The way that we want to structure today’s chat is kind of before the auction day and some final thoughts.
Michael Nasser 4:22
So I guess before the auction, a lot of people would assume that being successful at auction is all about what happens on the day.
Michael Nasser 4:29
But in reality, the things that you do before the auction are probably just as important, if not more important.
Michael Nasser 4:33
So let’s go through the things that someone should do before auction day.
Michael Nasser 4:37
Can you walk me through what that prep work needs to look like if it’s an auction that you’re attending as a method of sale for a property.
And you’re spot on.
I mean, a lot of people do they think?
Oh, it’s the person with the deepest pockets that wins the day or it’s the person who is the most confident that wins the day.
And I know people that go and get their mate or their cousin or their uncle or whatever to bid for them because they feel nervous and it’s like everybody is nervous and some people when they are nervous come out really bulky as well.
So it’s like everyone sort of, I guess reveals the nervousness in different ways.
But being prepared is the best way to assuage those nerves, right?
And when I say being prepared, there’s so much that goes into that first and foremost, what most people think the due diligence that they need to do on a property is just the tip of the iceberg.
Most people think say it’s a house.
They go, oh, I’ve had my building pest inspection done.
I went to the mortgage broker and I got my pre-approval and I’ve had the contract looked at.
Now, let me tell you some people don’t even get the contract looked at.
But anyway, that’s nuts.
But those three things are nowhere near everything that needs to be done.
Michael Nasser 5:45
Well, I mean, you’d assume that that would be it.
Michael Nasser 5:47
Michael Nasser 5:47
So there’s more to that.
Well, that’s it.
People say I did all the due diligence and they, like, tell me, what did you do?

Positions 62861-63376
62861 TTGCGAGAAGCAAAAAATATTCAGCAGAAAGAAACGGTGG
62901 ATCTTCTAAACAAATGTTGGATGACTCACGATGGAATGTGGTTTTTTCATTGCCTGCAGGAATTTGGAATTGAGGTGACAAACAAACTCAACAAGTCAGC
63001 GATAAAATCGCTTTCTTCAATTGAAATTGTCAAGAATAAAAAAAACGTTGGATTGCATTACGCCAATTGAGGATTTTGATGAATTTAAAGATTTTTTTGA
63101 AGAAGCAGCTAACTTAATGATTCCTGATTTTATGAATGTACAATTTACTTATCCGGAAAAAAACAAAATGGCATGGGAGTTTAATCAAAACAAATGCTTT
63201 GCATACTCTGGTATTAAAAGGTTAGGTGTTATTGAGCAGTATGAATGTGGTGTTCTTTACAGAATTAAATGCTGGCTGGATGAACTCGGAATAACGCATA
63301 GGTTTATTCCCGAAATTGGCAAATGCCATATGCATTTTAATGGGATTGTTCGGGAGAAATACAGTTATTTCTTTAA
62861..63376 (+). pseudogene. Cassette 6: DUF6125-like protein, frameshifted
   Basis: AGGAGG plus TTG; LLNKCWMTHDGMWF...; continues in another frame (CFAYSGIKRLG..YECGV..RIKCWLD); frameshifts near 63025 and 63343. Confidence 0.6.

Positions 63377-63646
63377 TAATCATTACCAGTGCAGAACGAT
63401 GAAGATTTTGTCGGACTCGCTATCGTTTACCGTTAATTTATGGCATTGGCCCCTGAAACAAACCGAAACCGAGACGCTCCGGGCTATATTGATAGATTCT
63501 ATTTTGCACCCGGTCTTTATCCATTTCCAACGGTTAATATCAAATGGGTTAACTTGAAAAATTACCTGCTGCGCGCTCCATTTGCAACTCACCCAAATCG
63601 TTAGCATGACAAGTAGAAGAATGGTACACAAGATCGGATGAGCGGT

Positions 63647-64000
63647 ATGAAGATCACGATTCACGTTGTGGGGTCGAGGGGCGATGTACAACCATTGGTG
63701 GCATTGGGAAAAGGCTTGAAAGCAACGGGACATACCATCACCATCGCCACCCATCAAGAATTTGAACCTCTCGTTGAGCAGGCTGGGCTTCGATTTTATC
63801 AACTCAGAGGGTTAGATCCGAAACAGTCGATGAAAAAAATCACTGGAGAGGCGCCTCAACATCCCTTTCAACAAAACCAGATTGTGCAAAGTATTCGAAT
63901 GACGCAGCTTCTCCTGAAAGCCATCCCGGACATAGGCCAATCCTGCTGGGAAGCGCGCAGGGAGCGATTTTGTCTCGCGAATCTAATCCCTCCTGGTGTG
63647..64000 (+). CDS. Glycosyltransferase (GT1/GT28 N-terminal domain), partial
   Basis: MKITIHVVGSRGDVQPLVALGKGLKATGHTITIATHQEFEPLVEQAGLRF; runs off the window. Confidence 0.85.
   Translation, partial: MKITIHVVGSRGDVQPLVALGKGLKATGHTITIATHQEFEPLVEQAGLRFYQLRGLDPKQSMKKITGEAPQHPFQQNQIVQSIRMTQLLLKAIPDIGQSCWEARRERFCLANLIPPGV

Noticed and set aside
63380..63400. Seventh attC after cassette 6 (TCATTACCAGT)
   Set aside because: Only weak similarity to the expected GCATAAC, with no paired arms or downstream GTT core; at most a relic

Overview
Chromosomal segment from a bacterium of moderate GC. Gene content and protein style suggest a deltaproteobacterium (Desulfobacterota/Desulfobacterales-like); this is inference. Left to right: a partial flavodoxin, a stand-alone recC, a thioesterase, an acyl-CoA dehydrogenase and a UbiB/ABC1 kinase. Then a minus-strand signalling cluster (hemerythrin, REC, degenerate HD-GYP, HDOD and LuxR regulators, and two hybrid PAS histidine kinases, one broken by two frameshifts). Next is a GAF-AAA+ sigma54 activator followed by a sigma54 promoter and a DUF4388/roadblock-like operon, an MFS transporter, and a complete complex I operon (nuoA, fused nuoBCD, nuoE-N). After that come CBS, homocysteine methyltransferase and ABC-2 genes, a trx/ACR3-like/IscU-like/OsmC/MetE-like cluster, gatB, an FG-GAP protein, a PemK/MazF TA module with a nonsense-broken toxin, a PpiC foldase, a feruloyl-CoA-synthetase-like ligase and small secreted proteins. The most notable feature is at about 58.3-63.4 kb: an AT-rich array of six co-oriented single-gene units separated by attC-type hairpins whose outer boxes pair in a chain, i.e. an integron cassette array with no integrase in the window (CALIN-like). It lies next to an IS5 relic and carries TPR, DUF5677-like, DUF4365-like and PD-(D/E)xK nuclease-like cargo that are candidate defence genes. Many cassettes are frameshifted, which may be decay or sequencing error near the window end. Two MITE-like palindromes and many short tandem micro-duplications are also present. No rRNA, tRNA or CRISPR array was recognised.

And they go, I had my contract reviewed.
I had the building pest and I went and my mortgage broker and I went, oh, that’s good that you did that.
So you can tick that one tiny box.
What about what the neighbors are about to do?
Could they build, could they block your view or your light or your privacy or whatever?
Like what have you checked that?
What do you mean?
Well, it’s all discoverable.
You know, it can be found out.
What about if the house has been renovated?
Have you checked whether it’s been improved?
You know, that the works that have been done have been approved?
Have you looked into that?
What about if you want to renovate?
Have you looked into whether you can do what you think you’re gonna be able to do?
Have you checked that out?
And we haven’t even got to the price yet.
This is the biggie.
This is the thing where people set their limit in crazy ways and often they don’t properly understand what that property is worth.
And there’s two things here, there’s two aspects to this.
You got to understand what it’s worth in the general marketplace and you got to understand what it’s worth to you.
And so what too many people do?
They go to auction and they’re deciding what the property is worth based on what other people are doing.
So it could be because of what the agents quoting or it could be because of what they see other buyers doing and they’re basing their decisions based on what those people are doing.